Unclaimed veterans buried with dignity, thanks to strangers
The Associated Press
By: Adrian Sainz, Karen Pulfer Focht
January 20, 2019
Soldiers Arnold M. Klechka, 71, Wesley Russell, 76, and Marine Charles B. Fox, 60, were laid to rest in a service attended by about 700 people at West Tennessee Veterans Cemetery in Memphis on Thursday. There was a gun salute, and a bagpiper played “Amazing Grace.”
In this Jan. 17, 2019, photo, a retired U.S. Marine master gunnery sergeant salutes three Memphis veterans, Wesley Russell, 76, Arnold Klechka, 71, Charles Fox, 60, who died this past fall and whose remains were unclaimed, in Memphis, Tenn. (Karen Pulfer Focht/AP)
MEMPHIS, Tenn. — When the flags were removed from the caskets and folded with military precision, there were no family members there to receive them.
So, the banners were passed, hand-to-hand, through the crowd.
Some mourners wept as they clutched the flags briefly. Others kissed them. But the three veterans laid to rest on a rainy Memphis morning were strangers to most of those who gathered to honor their memory.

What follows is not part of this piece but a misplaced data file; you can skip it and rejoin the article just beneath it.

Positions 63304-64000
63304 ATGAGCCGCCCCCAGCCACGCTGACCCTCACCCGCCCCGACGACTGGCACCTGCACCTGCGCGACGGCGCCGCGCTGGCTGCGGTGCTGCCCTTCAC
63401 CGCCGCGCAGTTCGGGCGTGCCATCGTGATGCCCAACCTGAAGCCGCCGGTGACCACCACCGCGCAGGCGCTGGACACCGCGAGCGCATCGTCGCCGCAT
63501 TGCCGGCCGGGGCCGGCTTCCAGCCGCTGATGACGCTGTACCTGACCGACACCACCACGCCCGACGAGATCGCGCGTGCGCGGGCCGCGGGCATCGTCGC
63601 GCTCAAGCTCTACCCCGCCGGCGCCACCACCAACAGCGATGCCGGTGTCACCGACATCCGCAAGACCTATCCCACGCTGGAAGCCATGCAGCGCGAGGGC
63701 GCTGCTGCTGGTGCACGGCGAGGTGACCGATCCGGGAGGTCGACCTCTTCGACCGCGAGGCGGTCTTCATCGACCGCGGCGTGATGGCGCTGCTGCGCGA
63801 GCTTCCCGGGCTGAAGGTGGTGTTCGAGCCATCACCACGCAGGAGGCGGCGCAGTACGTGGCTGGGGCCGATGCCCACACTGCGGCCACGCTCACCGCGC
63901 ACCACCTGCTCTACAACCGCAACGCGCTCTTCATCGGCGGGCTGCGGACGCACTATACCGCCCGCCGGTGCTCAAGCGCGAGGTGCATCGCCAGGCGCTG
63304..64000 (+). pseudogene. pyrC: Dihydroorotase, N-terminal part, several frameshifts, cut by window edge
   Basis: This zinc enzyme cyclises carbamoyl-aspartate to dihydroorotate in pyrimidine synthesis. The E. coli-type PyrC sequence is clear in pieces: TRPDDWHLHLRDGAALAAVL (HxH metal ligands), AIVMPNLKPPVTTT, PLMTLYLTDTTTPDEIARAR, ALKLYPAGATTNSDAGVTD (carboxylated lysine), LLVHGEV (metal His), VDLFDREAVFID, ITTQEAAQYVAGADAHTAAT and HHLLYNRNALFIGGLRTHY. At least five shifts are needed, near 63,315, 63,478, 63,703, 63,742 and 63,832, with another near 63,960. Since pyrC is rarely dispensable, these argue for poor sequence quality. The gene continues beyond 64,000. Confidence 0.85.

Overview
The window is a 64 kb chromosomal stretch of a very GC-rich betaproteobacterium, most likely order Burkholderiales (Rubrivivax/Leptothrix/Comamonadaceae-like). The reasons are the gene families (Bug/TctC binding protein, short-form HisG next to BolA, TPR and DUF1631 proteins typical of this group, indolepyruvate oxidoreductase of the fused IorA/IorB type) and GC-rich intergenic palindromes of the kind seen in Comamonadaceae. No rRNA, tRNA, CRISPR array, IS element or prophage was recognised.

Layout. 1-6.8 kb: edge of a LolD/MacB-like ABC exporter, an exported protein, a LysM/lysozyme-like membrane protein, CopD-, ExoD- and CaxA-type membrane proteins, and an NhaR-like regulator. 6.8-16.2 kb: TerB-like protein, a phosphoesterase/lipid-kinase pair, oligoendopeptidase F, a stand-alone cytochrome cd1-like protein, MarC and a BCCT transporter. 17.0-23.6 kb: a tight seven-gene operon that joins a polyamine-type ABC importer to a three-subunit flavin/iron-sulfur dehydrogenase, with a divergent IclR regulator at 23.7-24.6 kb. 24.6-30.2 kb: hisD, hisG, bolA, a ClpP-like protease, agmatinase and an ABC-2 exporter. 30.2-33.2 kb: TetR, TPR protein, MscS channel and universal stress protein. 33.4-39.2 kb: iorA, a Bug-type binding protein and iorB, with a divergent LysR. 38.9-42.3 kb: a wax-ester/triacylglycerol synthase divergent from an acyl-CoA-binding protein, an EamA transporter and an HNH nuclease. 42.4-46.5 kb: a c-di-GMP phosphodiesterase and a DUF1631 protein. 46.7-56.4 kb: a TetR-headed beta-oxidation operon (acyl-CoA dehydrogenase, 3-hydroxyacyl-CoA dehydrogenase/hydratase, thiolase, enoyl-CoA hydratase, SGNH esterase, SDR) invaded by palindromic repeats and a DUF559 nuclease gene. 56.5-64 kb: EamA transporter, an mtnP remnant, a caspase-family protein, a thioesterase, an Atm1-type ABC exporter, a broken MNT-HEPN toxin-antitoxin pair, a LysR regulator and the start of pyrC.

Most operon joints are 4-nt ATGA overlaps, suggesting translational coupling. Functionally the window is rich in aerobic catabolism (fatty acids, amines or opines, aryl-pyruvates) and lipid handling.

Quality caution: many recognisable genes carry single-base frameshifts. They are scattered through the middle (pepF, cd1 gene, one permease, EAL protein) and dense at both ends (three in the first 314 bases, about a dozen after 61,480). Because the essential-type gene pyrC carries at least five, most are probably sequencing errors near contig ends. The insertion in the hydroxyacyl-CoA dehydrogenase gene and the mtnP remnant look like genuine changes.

The service was part of a national effort by funeral homes, medical examiners, state and federal veterans' affairs departments, and local veterans' groups to pay final respects to members of the military whose bodies were not claimed by any relatives. Since 2000, Dignity Memorial and other funeral homes in more than 30 cities have organized about 3,000 funerals for soldiers, sailors and Marines who died alone, but still deserved a dignified funeral and burial, said Jeff Berry, Dignity's general manager in Knoxville.
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